Cinematic Releases: One Small Step: First Man (2018) - Reviewed

Mystery creates wonder and wonder is the basis of man's desire to understand.

--Neil Armstrong 

How do you humanize someone who has been to the stars? When a person's achievements have transcended them as an individual it's hard to conceptualize them as a living, breathing human being. Damien Chazelle has achieved this with his Neil Armstrong (played by Ryan Gosling) biopic First Man (2018) which is a look at the events in Neil's life leading up to his historic walk on the moon.

The film begins with a personal tragedy in Neil's life, an event which haunts him in different ways throughout the narrative. Gosling is his usual stoic self, and he plays Neil as a rather reserved man albeit with an intense drive and passion for his goals. He has set his sights on the moon and nothing, not even his family, can distract him from his quest. 

His wife Janet (Claire Foy) is fantastic though a bit underdeveloped. She is forced to watch helplessly as her husband is put into dangerous situations, and she often vents her frustration at Neil's inability to provide her or their children the emotional support they need. In real life, they ended up getting a divorce and you can see the hints of their troubled marriage in the film as well. It could have benefited from a deeper examination, but that might have been detrimental to the excellent pacing.

If there is one thing that is Chazelle's strength, it's his use of sound and music in his films. First Man has an absolutely gorgeous score and the sound design is fantastic. Composer Justin Hurwitz was utilized again by Chazelle and his unique approach adds to the atmosphere immensely. The score is a mixture of traditional orchestral music and some electronic touches, specifically heavy use of the warbling tones of the theremin, famously used in old '60s sci-fi flicks. Oddly, it doesn't sound goofy in this context, more mysterious and even plaintive at times. The sound design for the spaceship sequences and the moon walk are outstanding with the creaking and scraping of the ship giving way to eerie dead silence at any given moment. The tension is excruciating at times because the lives of the astronauts depend on thousands of mechanical parts working without a hitch. It's rare to see a film that syncs the action on the screen with the sound so perfectly.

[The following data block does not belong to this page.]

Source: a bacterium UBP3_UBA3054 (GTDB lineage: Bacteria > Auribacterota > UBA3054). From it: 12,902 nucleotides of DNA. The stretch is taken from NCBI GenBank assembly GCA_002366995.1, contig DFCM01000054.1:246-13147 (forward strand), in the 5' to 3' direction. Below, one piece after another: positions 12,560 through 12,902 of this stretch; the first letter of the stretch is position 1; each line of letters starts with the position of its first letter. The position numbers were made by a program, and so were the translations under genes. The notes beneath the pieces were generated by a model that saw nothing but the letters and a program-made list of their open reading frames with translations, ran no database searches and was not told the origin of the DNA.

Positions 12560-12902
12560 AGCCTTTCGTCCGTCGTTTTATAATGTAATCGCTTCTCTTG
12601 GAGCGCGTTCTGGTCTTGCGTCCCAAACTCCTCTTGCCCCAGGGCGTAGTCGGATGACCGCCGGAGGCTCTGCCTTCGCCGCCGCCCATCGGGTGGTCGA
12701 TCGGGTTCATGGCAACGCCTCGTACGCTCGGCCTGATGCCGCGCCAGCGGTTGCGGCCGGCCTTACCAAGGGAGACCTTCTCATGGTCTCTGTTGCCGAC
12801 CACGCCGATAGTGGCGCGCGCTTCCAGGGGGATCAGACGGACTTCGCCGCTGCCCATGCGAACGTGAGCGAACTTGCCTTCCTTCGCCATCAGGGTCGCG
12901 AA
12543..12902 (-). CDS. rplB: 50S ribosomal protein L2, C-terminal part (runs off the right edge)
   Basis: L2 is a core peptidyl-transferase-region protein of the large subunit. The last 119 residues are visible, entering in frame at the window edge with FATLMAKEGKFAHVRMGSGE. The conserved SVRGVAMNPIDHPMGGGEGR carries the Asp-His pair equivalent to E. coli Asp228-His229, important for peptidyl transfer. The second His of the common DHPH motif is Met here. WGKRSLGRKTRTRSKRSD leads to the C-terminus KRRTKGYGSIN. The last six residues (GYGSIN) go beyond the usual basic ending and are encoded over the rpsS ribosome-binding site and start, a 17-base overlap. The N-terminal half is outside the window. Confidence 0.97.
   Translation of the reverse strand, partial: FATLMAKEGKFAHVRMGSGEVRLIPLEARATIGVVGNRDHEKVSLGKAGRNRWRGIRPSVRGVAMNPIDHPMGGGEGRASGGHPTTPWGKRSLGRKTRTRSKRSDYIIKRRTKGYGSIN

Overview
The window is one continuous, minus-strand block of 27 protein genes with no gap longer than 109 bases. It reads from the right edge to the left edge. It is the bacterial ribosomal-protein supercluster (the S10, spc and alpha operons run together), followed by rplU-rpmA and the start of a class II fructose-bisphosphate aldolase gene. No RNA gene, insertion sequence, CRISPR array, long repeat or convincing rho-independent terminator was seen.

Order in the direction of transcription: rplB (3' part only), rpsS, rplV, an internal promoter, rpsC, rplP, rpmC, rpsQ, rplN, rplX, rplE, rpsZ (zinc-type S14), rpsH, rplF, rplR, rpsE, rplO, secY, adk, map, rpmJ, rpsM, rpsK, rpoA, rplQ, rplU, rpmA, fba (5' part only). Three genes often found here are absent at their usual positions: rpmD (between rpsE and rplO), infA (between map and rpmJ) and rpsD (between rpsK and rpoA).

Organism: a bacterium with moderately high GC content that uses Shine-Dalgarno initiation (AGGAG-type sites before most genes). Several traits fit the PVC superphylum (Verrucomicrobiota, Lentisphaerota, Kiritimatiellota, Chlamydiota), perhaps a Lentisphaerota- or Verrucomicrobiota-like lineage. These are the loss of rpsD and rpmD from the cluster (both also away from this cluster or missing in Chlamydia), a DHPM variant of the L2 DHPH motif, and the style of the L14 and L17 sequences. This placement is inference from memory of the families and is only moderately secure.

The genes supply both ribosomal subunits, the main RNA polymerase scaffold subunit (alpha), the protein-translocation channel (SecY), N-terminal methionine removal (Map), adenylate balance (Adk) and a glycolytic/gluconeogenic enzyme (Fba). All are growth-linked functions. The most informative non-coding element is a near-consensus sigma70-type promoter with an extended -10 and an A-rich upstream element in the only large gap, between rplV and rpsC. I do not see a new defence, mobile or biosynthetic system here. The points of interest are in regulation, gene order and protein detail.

While there are some incredible visuals in First Man, particularly in the final act, the bulk of the film is depicted much more intimately, almost documentary style, with lots of close shots and handheld camera work. It's this focus on the little moments that sets this apart from other space exploration films--the idea that behind all these historical events are real people, with lives and aspirations. Neil Armstrong was known as a humble man, disinterested in accolades or pomp and circumstance. It seems fitting that this film encapsulates that ideology, and shows that through giant acts we can influence both humanity in a larger sense but accomplish things on a personal level. Throughout the film, the so-called Space Race is merely background noise to the interpersonal relationships between the astronauts and their emotions. Some may find this lack of focus on the politics unsatisfying, but I found it refreshing. It was indeed "one small step for man and one giant leap for mankind". Not just Americans, but for all of us on the entire planet.

--Michelle Kisner